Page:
The U.S. has been unable to secure thousands of potentially dangerous shoulder-fired missiles known as "MANPADS" that were leftover from the Qaddafi regime in Libya, CBS News has learned.The story goes on to describe MANPADS being smuggled into Syria, Algeria, and, of course, south into Mali. But that is not the extent of it:
MANPADS stands for "Man-portable air-defense systems." According to a well-placed source, hundreds of the missiles have been tracked as having gone to Al Qaeda Islamic Maghreb (AQIM), an Algeria-based Sunni Muslim terrorist group fighting for control in Mali.
"I would imagine they're trying to get their hands on as many weapons such as MANPADS as they can," says CBS News national security consultant Juan Zarate. "It's a danger both to the military conflict underway in Mali and a real threat to civilian aircraft if, in fact, terrorists have their hands on these MANPADS."
Before his overthrow and death in the fall of 2011, Libyan dictator Muammar Qaddafi was believed to have purchased 15,000-20,000 Soviet MANPADS. Concern over the whereabouts of the missiles - and the possibility that terrorists could buy them on the black market and even use them to shoot down American passenger jets - drove a U.S. effort to recover as many as possible. But only about 2,000 were accounted for prior to the Sept. 11, 2012 terrorist attacks on Benghazi, Libya, according to the source. He describes those working to locate the missiles as "beside themselves" and "frustrated."
The program to recover MANPADS in Libya was funded by the U.S. and said to have been run by South African contractors. The contractors attempted to appeal to Libyans, many of them ex-Gaddafi loyalists, to turn over or destroy the MANPADS as a matter of patriotism and pride.
"We told them that 'if planes start dropping out of the sky, it will trace back to you and you'll have the international reputation for terrorism,'" says the source. "We offered them money, we tried talking them out of it ... The only successes they had were in western Libya, the Tripoli area. In the eastern half toward Benghazi, they were getting nowhere."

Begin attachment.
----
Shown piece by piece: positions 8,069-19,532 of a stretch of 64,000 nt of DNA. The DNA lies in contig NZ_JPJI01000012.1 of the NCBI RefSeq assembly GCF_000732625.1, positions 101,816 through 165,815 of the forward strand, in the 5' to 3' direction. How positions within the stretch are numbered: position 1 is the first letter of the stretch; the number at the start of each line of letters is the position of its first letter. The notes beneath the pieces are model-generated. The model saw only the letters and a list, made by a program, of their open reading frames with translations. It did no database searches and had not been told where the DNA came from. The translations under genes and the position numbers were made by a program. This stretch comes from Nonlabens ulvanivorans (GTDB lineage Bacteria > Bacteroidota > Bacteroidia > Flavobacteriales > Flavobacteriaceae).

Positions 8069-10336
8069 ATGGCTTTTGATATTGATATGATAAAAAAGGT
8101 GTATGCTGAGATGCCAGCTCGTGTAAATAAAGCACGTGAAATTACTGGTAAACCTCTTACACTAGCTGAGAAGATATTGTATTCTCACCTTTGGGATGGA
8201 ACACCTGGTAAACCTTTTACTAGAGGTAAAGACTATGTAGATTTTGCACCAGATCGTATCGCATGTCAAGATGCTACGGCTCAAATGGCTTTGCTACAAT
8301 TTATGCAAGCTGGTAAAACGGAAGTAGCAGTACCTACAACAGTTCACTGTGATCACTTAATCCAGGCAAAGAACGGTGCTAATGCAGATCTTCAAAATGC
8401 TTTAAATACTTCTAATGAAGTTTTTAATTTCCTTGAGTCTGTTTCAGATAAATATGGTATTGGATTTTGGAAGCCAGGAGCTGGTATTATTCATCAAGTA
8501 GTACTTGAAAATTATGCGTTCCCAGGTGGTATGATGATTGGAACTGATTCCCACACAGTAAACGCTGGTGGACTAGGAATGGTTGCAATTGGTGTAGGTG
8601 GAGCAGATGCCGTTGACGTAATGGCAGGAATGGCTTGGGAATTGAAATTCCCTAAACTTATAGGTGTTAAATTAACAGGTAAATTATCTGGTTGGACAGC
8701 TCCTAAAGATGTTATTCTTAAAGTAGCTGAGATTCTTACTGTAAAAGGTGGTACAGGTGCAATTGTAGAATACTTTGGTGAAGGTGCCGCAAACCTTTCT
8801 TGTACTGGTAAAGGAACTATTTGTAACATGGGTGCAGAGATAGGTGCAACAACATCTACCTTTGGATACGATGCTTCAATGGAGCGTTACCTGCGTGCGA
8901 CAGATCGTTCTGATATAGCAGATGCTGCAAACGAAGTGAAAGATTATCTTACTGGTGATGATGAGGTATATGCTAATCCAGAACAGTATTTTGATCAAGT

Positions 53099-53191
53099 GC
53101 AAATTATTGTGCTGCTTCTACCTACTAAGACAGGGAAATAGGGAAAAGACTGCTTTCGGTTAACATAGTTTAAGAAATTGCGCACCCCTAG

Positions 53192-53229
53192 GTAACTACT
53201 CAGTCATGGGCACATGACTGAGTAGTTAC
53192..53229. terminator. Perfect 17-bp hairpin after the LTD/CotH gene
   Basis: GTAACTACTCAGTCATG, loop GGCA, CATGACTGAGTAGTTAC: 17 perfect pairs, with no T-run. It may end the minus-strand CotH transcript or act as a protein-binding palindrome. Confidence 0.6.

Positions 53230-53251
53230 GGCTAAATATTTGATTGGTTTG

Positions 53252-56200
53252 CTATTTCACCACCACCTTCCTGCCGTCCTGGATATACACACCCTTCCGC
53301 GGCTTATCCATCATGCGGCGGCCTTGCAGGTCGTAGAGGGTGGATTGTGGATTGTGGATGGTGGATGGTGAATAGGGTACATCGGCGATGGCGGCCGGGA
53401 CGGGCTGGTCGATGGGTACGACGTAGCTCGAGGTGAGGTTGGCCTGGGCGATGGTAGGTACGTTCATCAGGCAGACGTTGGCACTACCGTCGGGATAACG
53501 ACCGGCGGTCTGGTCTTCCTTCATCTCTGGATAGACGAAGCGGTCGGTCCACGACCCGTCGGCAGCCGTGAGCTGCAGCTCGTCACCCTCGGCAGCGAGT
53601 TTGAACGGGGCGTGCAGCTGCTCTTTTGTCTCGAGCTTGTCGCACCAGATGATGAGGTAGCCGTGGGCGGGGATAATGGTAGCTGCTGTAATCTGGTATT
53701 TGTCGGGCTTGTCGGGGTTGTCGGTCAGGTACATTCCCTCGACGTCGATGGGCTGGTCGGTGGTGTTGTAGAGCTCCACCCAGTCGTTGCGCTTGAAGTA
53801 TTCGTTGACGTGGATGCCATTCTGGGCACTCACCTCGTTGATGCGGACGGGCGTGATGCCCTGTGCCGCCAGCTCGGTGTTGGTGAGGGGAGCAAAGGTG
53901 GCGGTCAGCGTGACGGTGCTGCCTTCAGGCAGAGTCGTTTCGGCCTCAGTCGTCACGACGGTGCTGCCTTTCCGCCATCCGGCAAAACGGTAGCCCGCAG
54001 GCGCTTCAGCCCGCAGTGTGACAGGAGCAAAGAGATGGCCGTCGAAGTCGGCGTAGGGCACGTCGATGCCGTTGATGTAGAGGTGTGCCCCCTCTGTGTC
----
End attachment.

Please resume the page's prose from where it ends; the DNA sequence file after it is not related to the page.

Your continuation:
For U.S. officials, the biggest fear is that terrorists or drug cartels would acquire black market MANPADS and use them in South America or even in the U.S. That was the burden borne by Ambassador Bloomfield in the mid 2000's. At that time, Bloomfield says there were estimates of upwards of a million MANPADS in the world. Most were presumed to be in "responsible military hands." However, an undisclosed number was known to be in countries under little to no official control.
During the Iraq surge, Bloomfield says many pilots sighted shoulder-fired missiles being launched at them. In 2007, he says the terrorist group al Shabaab in Somalia used a very sophisticated MANPAD to shoot down a U.N. transport plane and posted video of it on the Internet.
"These are missiles that can hit an airplane from any angle. They don't have to be lined up behind the head of the engine. They can reach 10,000 feet," says Bloomfield.
More recently, a source who was on the ground in Libya says Mexican crime syndicates were looking for MANPADS to purchase there.